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Public Broadcasting - From Eh to Zed

Canada's public broadcaster, CBC, always seems to take a lot of flack, mostly because the public realize it's their tax dollars supporting the organization. Some think they should spend their funds to support more regional programming, or more Canadian drama, while others think it's just important to be a commercially viable station.

CBC produces some great shows: Rick Mercer's Report, The Hour and until recently, Zed TV. Sadly, this innovative program, which gave the opportunity to any regular Joe or Jill to submit short programming, has now been cancelled. No reason given. I was proud of ZedTV, and have been following CurrentTV, an interactive US channel that Al Gore modeled on the CBC's Zed. If others are emulating ZED, surely it's got potential for great success.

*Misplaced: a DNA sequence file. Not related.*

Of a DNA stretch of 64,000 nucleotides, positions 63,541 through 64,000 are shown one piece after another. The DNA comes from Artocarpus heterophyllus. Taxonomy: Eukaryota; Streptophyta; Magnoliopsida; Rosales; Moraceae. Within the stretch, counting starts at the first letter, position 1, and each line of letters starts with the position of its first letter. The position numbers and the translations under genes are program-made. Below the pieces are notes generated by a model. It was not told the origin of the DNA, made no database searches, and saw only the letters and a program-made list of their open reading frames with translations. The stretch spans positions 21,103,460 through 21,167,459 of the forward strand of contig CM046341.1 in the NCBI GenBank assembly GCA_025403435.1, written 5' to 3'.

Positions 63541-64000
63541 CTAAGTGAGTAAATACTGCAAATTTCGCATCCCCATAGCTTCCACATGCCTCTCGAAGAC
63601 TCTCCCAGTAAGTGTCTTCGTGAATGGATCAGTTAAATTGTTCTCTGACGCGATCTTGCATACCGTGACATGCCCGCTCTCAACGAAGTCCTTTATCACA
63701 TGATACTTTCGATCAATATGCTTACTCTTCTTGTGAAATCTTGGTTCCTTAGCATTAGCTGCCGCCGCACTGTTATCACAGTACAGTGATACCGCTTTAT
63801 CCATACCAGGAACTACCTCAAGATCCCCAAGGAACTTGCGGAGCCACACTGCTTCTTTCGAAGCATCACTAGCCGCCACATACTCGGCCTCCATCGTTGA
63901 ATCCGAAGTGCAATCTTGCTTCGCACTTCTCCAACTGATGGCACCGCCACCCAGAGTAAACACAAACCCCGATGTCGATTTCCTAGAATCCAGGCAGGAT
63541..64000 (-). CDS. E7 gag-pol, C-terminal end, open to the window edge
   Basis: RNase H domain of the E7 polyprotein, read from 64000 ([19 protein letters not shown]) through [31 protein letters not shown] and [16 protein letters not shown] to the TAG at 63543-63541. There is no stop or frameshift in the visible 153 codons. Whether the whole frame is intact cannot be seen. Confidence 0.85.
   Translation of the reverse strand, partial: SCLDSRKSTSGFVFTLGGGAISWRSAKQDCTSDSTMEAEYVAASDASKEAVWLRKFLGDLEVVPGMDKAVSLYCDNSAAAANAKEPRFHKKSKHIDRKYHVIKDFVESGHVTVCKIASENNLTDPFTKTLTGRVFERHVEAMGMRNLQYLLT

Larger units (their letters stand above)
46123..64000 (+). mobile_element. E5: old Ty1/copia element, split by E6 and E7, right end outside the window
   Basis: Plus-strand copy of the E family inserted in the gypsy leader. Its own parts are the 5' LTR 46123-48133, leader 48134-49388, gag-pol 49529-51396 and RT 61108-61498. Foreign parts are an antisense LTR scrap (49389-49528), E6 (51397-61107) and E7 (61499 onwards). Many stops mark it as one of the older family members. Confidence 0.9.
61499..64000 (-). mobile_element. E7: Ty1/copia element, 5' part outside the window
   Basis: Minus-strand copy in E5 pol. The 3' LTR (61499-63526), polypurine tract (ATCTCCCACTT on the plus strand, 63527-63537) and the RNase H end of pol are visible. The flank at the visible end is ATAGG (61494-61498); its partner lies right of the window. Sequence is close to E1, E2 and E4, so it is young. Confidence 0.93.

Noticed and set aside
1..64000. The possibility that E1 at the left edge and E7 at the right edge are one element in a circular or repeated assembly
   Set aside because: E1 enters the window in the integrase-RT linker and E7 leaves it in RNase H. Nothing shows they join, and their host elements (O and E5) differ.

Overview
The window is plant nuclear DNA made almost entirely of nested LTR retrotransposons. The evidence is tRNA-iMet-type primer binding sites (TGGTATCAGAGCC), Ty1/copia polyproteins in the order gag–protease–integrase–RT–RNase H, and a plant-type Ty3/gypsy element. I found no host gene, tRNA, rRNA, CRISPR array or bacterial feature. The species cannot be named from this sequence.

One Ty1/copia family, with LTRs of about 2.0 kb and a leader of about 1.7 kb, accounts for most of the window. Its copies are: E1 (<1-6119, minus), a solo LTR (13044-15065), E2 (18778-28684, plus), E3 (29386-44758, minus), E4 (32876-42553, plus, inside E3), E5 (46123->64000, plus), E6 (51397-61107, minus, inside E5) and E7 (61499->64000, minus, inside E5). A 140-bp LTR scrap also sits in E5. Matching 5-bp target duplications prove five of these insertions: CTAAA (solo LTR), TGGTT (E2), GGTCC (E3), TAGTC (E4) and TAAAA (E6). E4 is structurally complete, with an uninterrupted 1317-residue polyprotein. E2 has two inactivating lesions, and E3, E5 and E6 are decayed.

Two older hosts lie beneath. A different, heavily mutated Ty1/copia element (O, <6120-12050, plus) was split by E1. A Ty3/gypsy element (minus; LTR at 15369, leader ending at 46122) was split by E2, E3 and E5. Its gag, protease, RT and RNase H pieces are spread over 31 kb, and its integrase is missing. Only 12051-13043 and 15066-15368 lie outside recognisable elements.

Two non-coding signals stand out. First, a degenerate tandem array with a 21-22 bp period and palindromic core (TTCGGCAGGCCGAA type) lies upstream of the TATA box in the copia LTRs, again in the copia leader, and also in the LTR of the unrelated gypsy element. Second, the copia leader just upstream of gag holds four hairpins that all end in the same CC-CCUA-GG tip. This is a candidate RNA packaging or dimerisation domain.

However, there have been some recent changes at CBC, one is the hiring of Hollywood Exec Producer Fred Fuchs (credits include The Virgin Suicides and The Godfather), but it was VP Richard Stursberg in Playback magazine who summarized the CBC's strategy by saying "While CBC is a Crown corporation and therefore not operating for profit, our programming still must reach Canadians in large numbers to be viable creatively and financially. It makes no sense for us to commit hundreds of thousands of dollars in licence fees and promotional expenditures on programs that are not appealing to a significant numbers of Canadians."

A ZedTV exec once told me they pay about $400/minute for licensing material for the show, that's some of the cheapest programming one can buy. Given the niche audience they were reaching, and the attention Zed garnered from international broadcasters for its innovative approach, it seems to me like an extremely viable endeavour. I'd like a much better explanation for destroying the bridge between public content creators and this public broadcaster, when it seems demand for short form content is on the rise worldwide.


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